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Gentle Art of Horseback Riding PDF, The

$24.95 USD

eBook
$24.95 USD

ISBN: 9781492576242

©2013

Page Count: 256

Access Duration: 10 Years

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Horseback riding is one of the world’s most popular activities. Much has been written about the various styles, techniques, and competitive events in the sport. But all too often resources, authors, and even instructors neglect the most important and unique aspect of riding: the relationship between rider and horse.

In The Gentle Art of Horseback Riding, Gincy Self Bucklin shares her horse-friendly approach for developing comfortable, competent riders. Its step-by-step lesson format makes it an excellent resource for those who teach riding to others.

Whether you are just beginning or have ridden before, Bucklin’s methods can improve your skills and make you a better, more confident rider.

Inside The Gentle Art of Horseback Riding, you’ll learn that the key to success at every level is understanding your horse and how to relate to him physically, mentally, and emotionally. This will help you advance more quickly, feel more confident, and have more fun.

You’ll also discover much, much more:

• The seven steps for dealing with fear-related stress

• Interpreting your horse’s behavior and body language

• Saddling up, riding in half-seat positions, and using the reins

• Basic movements, including walk, trot, canter, turns, and transitions

• More advanced trotting, cantering, galloping, hill work, and fence jumping skills

Whether you have a serious or casual interest in the sport as a whole or just one of its many disciplines, The Gentle Art of Horseback Riding is a must-read. Insightful and fascinating, it will enhance the riding experience for you and your horse.

Chapter 1 Starting out Right

Why you Need Professional Instruction

Finding the Right Instructor

Riding Attire

Chapter2 The Real Tools for Success

The Three Basics

The Seven Steps and Grounding

Safety Guidelines

Chapter 3 Getting to Know the Horse

Handling the Introduction in a Closed Space

Getting Acquainted Out in the Open

Grooming

Chapter 4 Overcoming Your Natural Fear of Falling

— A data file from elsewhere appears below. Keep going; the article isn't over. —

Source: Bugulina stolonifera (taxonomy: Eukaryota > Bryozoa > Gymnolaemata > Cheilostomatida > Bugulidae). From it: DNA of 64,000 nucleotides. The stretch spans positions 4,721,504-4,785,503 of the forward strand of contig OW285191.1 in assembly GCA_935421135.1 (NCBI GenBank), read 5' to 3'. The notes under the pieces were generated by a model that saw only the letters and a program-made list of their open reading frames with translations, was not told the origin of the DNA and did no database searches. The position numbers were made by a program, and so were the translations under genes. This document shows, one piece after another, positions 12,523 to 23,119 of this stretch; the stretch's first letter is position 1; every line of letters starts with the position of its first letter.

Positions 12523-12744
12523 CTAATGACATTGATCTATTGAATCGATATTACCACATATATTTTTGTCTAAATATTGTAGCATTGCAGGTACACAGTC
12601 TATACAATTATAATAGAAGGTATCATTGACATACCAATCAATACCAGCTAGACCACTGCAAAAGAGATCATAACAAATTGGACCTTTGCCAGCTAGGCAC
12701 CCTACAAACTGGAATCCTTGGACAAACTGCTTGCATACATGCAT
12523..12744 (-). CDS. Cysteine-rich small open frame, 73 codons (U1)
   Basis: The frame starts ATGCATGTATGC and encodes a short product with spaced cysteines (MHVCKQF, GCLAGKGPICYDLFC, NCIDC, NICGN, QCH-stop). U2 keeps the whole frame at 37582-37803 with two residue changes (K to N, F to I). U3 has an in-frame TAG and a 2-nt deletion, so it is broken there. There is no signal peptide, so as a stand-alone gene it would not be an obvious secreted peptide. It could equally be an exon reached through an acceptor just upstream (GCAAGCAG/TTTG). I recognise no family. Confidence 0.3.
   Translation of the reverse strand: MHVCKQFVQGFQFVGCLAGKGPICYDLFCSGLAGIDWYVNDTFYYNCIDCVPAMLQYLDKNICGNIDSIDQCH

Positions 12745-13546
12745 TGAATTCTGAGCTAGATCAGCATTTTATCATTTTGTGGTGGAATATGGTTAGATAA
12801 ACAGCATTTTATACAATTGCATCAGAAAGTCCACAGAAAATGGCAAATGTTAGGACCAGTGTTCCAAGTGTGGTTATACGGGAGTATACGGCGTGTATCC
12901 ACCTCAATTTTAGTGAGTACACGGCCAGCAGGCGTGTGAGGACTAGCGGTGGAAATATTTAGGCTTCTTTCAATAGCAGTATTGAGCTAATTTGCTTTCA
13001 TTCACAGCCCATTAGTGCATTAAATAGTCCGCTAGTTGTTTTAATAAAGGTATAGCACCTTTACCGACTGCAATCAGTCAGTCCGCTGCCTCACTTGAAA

Mounting in Baby Steps

Dismounting Safely

Preparing for the Emergency Dismount

Getting Comfortable On the Horse

Chapter 5 Taking Your First Real Ride

Using the Bareback Pad to Achieve a Secure Seat

Using the Grounding Strap

Mounting: Getting It Right From the Start

Following the Motion

Lateral Centering

Putting It All Together

Chapter 6 The Indispensable Halter and Staying Centered During Turns and Transitions

Rope Halters

Leather or Nylon Halters

Checking the Fit of the Halter

Staying Laterally Centered

Longitudinal Centering During Transitions

Chapter 7 Negotiating Simple Ground Movements

Achieving Cooperation Through Communication

Moving The Horse’s Hindquarters

Moving The Horse’s Forehand

Moving the Horse Backward

Chapter 8 Gaining Respect and Becoming the Leader

The Leadership Position

Dealing with Resistance

Starting and Stopping

Turning

When the Horse Wants to Take Over

Using The Stick for Gentle Persuasion

Chapter 9 Expanding Your Ground Skills

Leading the Horse Into the Stall

Bringing the Horse Out of the Stall

Cleaning the Horse’s Feet

Tacking Up the Horse With the Bareback Pad

Chapter 10 The Gentle Riding Aids

Understanding and Applying Intent

Using Your Eyes

Moving Your Center

Using Your Seat

Managing Your Weight

Using the Stick While Riding

Eliminating the Need for Aggression

Chapter 11 Handling the Reins and Preparing to Ride Solo

Picking Up the Reins

Lengthening the Reins

Shortening the Reins

Using the Grounding Strap and Stick with the Reins

The Sitting Trot or Jog

A Taste of Freedom

Chapter 12 Introduction to Riding In the Saddle

Preparing for Saddle Work

Mounting the Saddled Horse

Tightening the Girth While Mounted in the English Saddle

Dismounting From the Saddled Horse

Getting Comfortable

Your First Ride in the Saddle

Chapter 13 Saddling Up and Starting With Stirrups

Putting On the Saddle

Starting With the Stirrups

The n Position

The A Position

The Full Seat Forward Position

Sitting the Trot In the Saddle

Chapter 14 Half-Seat Positions and Preparing for Faster Gaits

Staying Grounded in the Half Seat

Working From the Hip Joint

Using the Grounding Strap in the Half Seat

Three-Quarter Seat Position

Half-Seat Open Position

Half-Seat Closed Position

Chapter 15 Bits, Bridling, and Introduction to Using the Reins

Putting On the Bridle

Using Hand Effects and Rein Effects to Communicate

The Active Hand

Introduction to the Leading Rein (English or Western Snaffle)